That's not how the government sees things, however. As Assistant Solicitor General Benjamin Horwich told the justices, it is not just the closed part of the base that is covered by the base commander's order barring Apel.

"All of it" is covered, said Horwich. The public roads, everything. And the "rules that apply to the general public don't apply to" Apel, because he has been barred from the entire base.

Justice Sonia Sotomayor noted that the base has a "green line around it to tell people which sections you are actually considering the camp," and that Apel was outside that area.

Horwich replied that nothing is inviolate because this is a military installation. Thus, for instance, on Thursday the commander is shutting down the public highway during a missile launch.

When Justice Samuel Alito also inquired about the meaning of the green line, Horwich replied that it is there to demarcate the easement lines where state and local governments have some authority and responsibility.

Representing protester Apel, Erwin Chemerinsky, dean of the School of Law at the University of California, Irvine, made the counterargument. He opened by telling the justices that this case is "indistinguishable" from the court's 1972 decision declaring that a commander could not bar a person from distributing leaflets on a street within a military base that was open to the public.

Justice Anthony Kennedy, normally a zealous First Amendment champion, pounced. "But that was a First Amendment case. ... And that's not this case."

This case, he maintained, is only about the criminal statute and what it means in light of the easements that were granted to the state and local governments. And nothing in those easements diminishes the commander's authority.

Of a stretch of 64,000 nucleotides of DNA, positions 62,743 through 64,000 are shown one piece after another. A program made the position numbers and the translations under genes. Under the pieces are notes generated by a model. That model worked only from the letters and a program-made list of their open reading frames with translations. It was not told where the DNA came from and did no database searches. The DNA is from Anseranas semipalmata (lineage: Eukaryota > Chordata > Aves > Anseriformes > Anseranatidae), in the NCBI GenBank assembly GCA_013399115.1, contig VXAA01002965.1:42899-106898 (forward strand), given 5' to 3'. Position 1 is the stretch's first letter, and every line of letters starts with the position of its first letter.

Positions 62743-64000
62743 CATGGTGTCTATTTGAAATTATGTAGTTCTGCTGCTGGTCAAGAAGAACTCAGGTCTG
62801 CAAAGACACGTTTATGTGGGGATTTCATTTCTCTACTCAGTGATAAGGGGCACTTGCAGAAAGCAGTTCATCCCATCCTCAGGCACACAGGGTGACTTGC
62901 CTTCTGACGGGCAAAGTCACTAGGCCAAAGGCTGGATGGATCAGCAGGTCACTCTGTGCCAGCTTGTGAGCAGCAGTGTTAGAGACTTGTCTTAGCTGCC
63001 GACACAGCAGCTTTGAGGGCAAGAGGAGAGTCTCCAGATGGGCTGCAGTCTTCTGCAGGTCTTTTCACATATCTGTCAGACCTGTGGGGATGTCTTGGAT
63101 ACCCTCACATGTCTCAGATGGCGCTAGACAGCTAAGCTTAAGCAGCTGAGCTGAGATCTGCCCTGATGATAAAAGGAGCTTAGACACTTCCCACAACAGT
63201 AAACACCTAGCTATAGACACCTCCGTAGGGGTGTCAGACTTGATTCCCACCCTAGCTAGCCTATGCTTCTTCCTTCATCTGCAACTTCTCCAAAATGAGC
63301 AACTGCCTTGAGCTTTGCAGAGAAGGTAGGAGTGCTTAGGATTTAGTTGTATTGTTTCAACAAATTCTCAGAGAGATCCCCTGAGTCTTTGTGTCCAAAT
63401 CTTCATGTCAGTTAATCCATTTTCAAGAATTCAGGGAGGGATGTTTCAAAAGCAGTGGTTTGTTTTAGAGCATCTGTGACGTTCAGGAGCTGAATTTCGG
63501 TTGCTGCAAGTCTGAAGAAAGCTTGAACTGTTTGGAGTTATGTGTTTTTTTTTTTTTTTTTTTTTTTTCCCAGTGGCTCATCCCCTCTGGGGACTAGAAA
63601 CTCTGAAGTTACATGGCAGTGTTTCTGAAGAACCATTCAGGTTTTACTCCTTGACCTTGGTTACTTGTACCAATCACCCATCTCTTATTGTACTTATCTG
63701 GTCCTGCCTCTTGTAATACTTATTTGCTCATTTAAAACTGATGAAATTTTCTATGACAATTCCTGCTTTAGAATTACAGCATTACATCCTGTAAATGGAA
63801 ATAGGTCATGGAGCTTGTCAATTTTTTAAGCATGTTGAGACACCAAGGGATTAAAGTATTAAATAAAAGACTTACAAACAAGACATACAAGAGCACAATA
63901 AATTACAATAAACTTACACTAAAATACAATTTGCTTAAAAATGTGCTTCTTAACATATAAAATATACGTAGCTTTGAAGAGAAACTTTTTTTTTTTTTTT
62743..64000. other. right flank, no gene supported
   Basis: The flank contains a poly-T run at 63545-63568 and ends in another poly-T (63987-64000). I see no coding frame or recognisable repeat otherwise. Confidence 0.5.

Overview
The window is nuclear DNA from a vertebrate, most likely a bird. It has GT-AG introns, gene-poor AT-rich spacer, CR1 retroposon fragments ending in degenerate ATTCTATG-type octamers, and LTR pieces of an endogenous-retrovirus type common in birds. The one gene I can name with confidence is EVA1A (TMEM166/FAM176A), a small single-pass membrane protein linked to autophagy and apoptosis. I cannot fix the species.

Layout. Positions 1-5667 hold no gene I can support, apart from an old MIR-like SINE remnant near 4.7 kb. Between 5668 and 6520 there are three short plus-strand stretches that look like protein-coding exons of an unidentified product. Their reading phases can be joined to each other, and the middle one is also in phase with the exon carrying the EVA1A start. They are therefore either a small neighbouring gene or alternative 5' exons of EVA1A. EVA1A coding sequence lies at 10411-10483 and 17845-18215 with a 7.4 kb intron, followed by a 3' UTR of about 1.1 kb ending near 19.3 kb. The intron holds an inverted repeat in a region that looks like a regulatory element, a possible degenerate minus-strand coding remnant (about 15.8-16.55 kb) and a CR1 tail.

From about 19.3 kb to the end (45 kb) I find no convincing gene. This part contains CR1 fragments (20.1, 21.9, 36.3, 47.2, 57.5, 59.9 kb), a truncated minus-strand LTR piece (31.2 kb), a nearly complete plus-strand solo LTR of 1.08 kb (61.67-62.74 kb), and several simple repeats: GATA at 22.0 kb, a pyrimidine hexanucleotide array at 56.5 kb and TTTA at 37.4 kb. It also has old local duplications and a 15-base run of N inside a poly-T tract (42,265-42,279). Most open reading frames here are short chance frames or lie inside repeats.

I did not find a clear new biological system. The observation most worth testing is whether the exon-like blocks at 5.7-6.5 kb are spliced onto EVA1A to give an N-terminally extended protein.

But, responded Chemerinsky, there are constitutional limits to that authority. While the commander can close the road for a launch, he couldn't, for instance "exclude African-Americans from that road."

"You keep sliding into the First Amendment issue," interjected Justice Antonin Scalia. "We're only interested in whether the statute applies."

Chemerinsky noted that Apel had raised the First Amendment question in the lower courts, too, and therefore can raise it in the Supreme Court.

"You can raise it, but we don't have to listen to it," replied Scalia.

"The United States wants it both ways," said Chemerinsky. It wants the state to be responsible for maintaining the public road, enforcing the law on the road, and to be liable for harms on the road. "But they also want to claim that they have all of the control over that public road as they would within the base."

Scalia was unconvinced: "They're entitled to have it both ways. It's their base."

Pressed by other justices, Chemerinsky said that the government is free to draw the green line wherever it chooses. But here, having done that, having created a public road and having designated a protest area, it could not exclude Apel from that area.

A decision in the case is expected by summer.